The Lads of Moor and Tyne
Today was the culmination of five year’s work as a new First World War memorial was unveiled in North Shields. When, in 2011, my friend the irrepressible Alan Fidler had the idea to research the lives of the 1,700 men recorded in the Tynemouth Roll of Honour we could not have guessed how far our fledgling Tynemouth World War One Commemoration Project would expand over the next five years.
For many of us involved in the project, the men on the Roll have become obsessions, almost like family members: Wallace the schoolteacher, Garnett the Cambridge Blue, Fyfe who piped the Tyneside Scottish over the top on the First Day of the Somme (read their stories here). Our brilliant team of volunteer researchers has done so much to rescue these lives from oblivion, and it has been incredibly moving to see the response from the ‘folk of Shields’ – and how proud local people have been to have one of our blue plaques on their homes.
This work – alongside an acclaimed stage production based on the life of a North Shields man shot at dawn, a popular series of talks and lectures, an award-winning BBC documentary, even a ‘Tyneside Tommy’ beer – has all helped to remind local people of the extraordinary losses suffered by their community in the Great War. Perhaps the most vivid, and moving, illustration of what that war did to Tynemouth was compiled by the brilliant Steve Young, another volunteer on the project, in the form of a map that is now displayed in shops and pubs and schools across North Tyneside. It still takes my breath away. (Steve also produced this animated version, which I narrated.)
The original First World War memorials for Tynemouth Borough were the extensions to the Jubilee Infirmary (now a North East Ambulance Service building) and the fine cenotaph on Hawkey’s Lane. Our map was, therefore, the inspiration for the new memorial unveiled today in the presence of descendants of the men whose names it records by the streets from which they left and never returned. So I was delighted to be asked to say a few words to mark the occasion, which I’ve reproduced here:
County Borough of Tynemouth 1914-1918 Unveiling of the new war memorial
It is my great privilege on behalf of the Tynemouth World War One Commemoration Project to respond to Councillor Bell’s very fine speech.
Can I begin by paying tribute to all those who have made today possible – including all our volunteers for their magnificent research, to our sponsors and supporters, to the Linskill Centre and those who constructed this garden, to Her Majesty’s Deputy Lieutenant for Tyne and Wear for being here today, and, for their unstinting support for our project, to our local MP the Rt Hon Alan Campbell, and the Mayor of North Tyneside Mrs Norma Redfearn.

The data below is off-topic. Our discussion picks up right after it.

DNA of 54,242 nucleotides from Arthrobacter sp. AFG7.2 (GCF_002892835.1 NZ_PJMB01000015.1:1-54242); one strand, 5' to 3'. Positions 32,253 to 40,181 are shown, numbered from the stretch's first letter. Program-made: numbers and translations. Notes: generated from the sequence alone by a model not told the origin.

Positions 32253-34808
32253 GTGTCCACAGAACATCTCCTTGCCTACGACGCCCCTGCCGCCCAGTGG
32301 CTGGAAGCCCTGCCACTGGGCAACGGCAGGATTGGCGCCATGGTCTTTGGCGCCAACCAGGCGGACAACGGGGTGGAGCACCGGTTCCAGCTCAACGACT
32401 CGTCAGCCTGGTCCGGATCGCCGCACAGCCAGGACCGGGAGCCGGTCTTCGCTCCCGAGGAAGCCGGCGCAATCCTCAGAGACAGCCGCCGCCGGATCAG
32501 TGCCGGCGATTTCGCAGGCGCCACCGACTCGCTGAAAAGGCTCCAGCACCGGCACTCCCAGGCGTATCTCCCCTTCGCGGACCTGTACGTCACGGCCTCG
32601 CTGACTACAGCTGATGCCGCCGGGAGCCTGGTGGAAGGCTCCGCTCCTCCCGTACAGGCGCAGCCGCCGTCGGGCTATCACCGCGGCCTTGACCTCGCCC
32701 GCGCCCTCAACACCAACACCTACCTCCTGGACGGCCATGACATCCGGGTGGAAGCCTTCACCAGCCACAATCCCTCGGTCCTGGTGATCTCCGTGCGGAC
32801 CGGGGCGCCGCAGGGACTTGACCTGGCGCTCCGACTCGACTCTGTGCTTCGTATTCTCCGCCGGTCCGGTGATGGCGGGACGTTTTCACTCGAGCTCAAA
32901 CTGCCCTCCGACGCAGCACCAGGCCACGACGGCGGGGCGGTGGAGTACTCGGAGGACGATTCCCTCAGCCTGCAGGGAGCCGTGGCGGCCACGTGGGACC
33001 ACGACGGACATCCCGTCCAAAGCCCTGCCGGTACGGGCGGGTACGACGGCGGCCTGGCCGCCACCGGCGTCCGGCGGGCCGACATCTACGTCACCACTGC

But, I am sure we will all agree that today is chiefly about honouring the men from this borough who left these streets to fight for king and country and never came home.
Now we know from our colleagues in the North East War Memorial Project that over 100,000 names are recorded on war memorials in Northumberland and Durham. Therefore Tynemouth’s losses, as staggering as they are, are in one sense typical of the huge sacrifices made by North East England in the Great War.
Yet, as our research has revealed these men were more than just numbers, more than just names listed on war memorials.
They were real people, with real families; families who loved them and grieved for them for decades.
They were soldiers and airmen, sailors and merchant seamen.
They were librarians and fishermen, coalminers and schoolteachers.
They were men from Tyneside flats above the docks in North Shields, and men from the grand houses of Tynemouth village.
They were privileged young men, like the two officer sons of Sir James Knott (James and Basil) who now lie buried side by side in a British cemetery in Ypres
But they were also ordinary working men, like the dockyard labourer Robert Hogg, a Northumberland Fusilier killed in 1916, whose officer wrote home to Robert’s wife after his death to say that
“He was loved here by every one of us and was surely the coolest and most cheery man in the trenches, always chatting cheerily to those whose nerves had given way under the strain. I was near him before he died and heard him say to someone, “Keep your heart up, lad, you’ll pull through this all right; what has to be will be.” Then he was hit. “I took hold of his hands and asked if he knew me but he only murmured, “My poor wife, my poor bairns.”
He left his wife Sarah and their six children in Chirton West View in North Shields.
This is the calibre of the men that Tynemouth lost, and lost in their hundreds on the Somme and at Passchendaele, at Gallipoli and Palestine, in the South Atlantic and in the North Sea.
But we shouldn’t forget that in the main they were volunteers, who went willingly; keen to do their bit and defend their country, and not let their marras down.
It was men like this from North East England, in the trenches, on the high seas, in the mines and in the shipyards and the factories that won the war for Britain in 1918.
Indeed, in that year of victory a North Shields printer republished these lines from Sir Henry Newbolt, first written to commemorate the role of Lord Collingwood and his fellow North Country sailors at Trafalgar a century earlier
When England sets her banner forth, and bids her armour shine
She’ll not forget the famous North, the lads of Moor and Tyne.
And when the loving cup’s in hand, and honour leads the cry,
She knows not old Northumberland will pass her memory by.
We’re proud to say that even after 100 years our community has not passed the memory of these men by, and, on behalf of the TWW1 project, I’d like to express our gratitude to you all for being here today to be part of this generation’s tribute to the men of Tynemouth who fell in the Great War.